A 100 kilometer “Future Circular Collider” (FCC) also traveling underground in a loop through the Franco-Swiss region around CERN would provide the infrastructure for the collider. The FCC, the subject of a preliminary study in 2019, is projected to cost between 9 and 20 billion Euros (21 billion CHF). Alternatively, the organization could opt for a linear and less pharaonic project, the Compact Linear Collider (CLIC), currently estimated at around 6 billion CHF.
At an even later date, i.e. after 2050, the CERN Council also recommends that feasibility of a very high-energy collider be assessed. This would aim to generate particle collisions at an energy level of as much as 100 TeV (teraelectronvolts), whereas the current LHC only reaches 13 TeV. To attain such energy levels, an accelerator as large as the FCC would anyway be needed.
Even so, it remains to be seen how CERN will choose to orchestrate these investments, if they were finally approved: 6 billion CHF by 2040 for the CLIC, or up to 21 billion CHF directly for the FCC?
The question of finance. CERN underlined that the strategy is not, at this stage, the basis for a funding decision; it is above all an expression of European scientific vision. At a press conference, Ursula Bassler, President of the CERN Council, explained:
"Feasibility and R&D work on accelerator projects such as the Compact Linear Collider (CLIC) or the Future Circular Collider (FCC) will have to continue before the CERN Council can issue specific recommendations on them. This will be one of the issues at stake in the next update of the European strategy on particle physics. This usually takes place every 5 to 7 years."
Abramowitz also reminds us:
"These revisions are also based on the scientific results obtained with the infrastructures of the moment. With the High Luminosity LHC that will gradually come into operation by 2027, we will have new results at that time to refine the strategy."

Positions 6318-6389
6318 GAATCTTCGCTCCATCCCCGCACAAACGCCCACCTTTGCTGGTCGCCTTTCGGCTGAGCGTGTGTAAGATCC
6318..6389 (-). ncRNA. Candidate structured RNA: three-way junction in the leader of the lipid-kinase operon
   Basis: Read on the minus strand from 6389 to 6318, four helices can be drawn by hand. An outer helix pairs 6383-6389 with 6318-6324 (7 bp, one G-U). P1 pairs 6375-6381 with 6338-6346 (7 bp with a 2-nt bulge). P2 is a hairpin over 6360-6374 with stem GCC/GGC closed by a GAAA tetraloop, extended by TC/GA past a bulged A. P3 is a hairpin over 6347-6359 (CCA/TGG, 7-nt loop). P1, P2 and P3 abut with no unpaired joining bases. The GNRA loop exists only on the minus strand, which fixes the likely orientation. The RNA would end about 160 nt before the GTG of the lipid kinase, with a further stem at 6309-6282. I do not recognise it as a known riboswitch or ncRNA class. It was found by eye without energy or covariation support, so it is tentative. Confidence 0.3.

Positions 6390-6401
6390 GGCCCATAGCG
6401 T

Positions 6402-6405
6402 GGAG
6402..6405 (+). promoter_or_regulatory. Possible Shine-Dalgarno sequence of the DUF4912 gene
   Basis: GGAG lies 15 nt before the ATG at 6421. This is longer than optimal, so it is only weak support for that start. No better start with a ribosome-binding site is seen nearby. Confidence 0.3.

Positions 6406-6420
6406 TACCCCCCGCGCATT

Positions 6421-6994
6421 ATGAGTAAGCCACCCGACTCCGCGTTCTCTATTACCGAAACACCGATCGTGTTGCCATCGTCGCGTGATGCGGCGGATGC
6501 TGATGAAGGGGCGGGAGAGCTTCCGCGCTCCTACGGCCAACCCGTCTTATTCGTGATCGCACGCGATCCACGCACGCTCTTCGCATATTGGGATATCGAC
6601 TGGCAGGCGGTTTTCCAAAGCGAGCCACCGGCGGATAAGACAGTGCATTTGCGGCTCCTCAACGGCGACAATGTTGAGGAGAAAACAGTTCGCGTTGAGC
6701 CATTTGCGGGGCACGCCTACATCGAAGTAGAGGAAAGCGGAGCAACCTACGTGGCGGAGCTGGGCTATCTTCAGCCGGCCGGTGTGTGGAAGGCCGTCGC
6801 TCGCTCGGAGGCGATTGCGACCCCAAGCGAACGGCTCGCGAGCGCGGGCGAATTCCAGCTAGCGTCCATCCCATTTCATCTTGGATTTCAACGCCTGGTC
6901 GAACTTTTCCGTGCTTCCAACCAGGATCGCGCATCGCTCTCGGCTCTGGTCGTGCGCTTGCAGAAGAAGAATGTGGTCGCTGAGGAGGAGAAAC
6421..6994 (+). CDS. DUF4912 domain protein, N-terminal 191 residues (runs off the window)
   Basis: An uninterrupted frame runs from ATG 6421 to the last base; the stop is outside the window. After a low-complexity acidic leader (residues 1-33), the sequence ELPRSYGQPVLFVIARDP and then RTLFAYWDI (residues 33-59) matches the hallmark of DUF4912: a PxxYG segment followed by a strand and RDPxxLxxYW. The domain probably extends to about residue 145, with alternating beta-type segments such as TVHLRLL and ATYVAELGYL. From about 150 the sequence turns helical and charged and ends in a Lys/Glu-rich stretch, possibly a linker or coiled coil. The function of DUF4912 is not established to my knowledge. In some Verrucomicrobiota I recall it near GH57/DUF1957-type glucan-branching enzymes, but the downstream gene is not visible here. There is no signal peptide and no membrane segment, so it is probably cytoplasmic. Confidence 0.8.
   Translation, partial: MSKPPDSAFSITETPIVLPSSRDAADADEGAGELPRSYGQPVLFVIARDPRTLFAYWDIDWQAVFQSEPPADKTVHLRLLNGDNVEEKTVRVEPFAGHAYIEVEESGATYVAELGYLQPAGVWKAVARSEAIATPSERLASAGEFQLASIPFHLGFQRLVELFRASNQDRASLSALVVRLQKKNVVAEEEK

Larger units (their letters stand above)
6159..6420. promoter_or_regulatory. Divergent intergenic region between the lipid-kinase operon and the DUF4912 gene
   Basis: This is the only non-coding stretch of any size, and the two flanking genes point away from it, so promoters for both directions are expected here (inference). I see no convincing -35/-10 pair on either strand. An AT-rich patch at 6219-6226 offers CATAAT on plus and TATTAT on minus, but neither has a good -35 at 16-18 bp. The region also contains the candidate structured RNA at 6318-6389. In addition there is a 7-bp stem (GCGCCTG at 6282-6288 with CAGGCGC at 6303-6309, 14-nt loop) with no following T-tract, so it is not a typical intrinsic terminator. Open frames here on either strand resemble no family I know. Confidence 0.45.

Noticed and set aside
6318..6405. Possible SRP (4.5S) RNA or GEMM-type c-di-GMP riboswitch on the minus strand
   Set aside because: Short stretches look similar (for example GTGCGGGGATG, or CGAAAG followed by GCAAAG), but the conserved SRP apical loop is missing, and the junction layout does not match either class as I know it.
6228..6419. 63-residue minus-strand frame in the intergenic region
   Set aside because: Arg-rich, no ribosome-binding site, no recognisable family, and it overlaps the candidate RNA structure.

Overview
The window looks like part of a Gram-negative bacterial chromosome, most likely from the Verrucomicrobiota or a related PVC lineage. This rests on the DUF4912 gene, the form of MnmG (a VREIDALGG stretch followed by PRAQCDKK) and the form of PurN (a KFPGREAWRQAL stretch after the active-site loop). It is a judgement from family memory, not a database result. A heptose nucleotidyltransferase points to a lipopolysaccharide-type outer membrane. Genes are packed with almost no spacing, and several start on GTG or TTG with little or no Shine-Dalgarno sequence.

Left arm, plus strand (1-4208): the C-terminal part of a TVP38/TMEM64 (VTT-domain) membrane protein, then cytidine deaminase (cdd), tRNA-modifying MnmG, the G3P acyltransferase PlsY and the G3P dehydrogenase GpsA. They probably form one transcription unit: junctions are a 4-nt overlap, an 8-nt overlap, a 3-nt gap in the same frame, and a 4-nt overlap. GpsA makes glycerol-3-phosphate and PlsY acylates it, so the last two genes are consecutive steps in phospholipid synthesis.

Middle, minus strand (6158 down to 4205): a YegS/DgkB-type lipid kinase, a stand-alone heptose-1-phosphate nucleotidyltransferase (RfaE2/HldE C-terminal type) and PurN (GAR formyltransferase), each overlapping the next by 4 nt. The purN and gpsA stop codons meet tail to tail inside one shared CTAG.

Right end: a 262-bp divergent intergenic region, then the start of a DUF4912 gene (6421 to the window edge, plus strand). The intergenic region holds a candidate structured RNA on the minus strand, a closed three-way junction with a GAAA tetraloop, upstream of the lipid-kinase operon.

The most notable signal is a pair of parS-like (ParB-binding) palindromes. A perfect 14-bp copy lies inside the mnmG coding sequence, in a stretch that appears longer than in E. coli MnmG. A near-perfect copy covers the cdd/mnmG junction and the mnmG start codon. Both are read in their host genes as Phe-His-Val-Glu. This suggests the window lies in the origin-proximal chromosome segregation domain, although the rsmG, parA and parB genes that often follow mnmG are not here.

Physics, between international collaboration and competition. Other countries, such as Japan with its International Linear Collider project, or China with its Circular Electron Positron Collider (CEPC) project, are also planning to build new accelerators. But these giants have become so expensive that they are now a full-fledged issue in international science policy. Ursula Bassler recalls:
"In the 1990s, there were still three separate accelerators in Europe. Today, the trend is towards pooling infrastructure and costs."
Under these circumstances, CERN's attitude can also be interpreted as one of healthy caution. Before deciding to build the FCC or CLIC, it is necessary to ensure that another accelerator meeting similar research needs is not about to be built somewhere else in the world.
Uncertainties related to the Covid-19 crisis. More generally, is funding for basic research likely to be affected by the economic crisis following the Covid-19 pandemic? Fabiola Gianotti reminds us of the central role played by science in the political response to the health crisis:
"We are of course living in difficult times, and investments in research may be affected. But at this stage, almost all Member States have paid their contributions in full, on time. What is interesting in these times is that people are listening to the voice of science; governments have set up scientific committees to deal with the health crisis... I hope that this attention to science will continue after the pandemic, because it is research that allows us to be prepared for crises of all kinds: health, environmental...".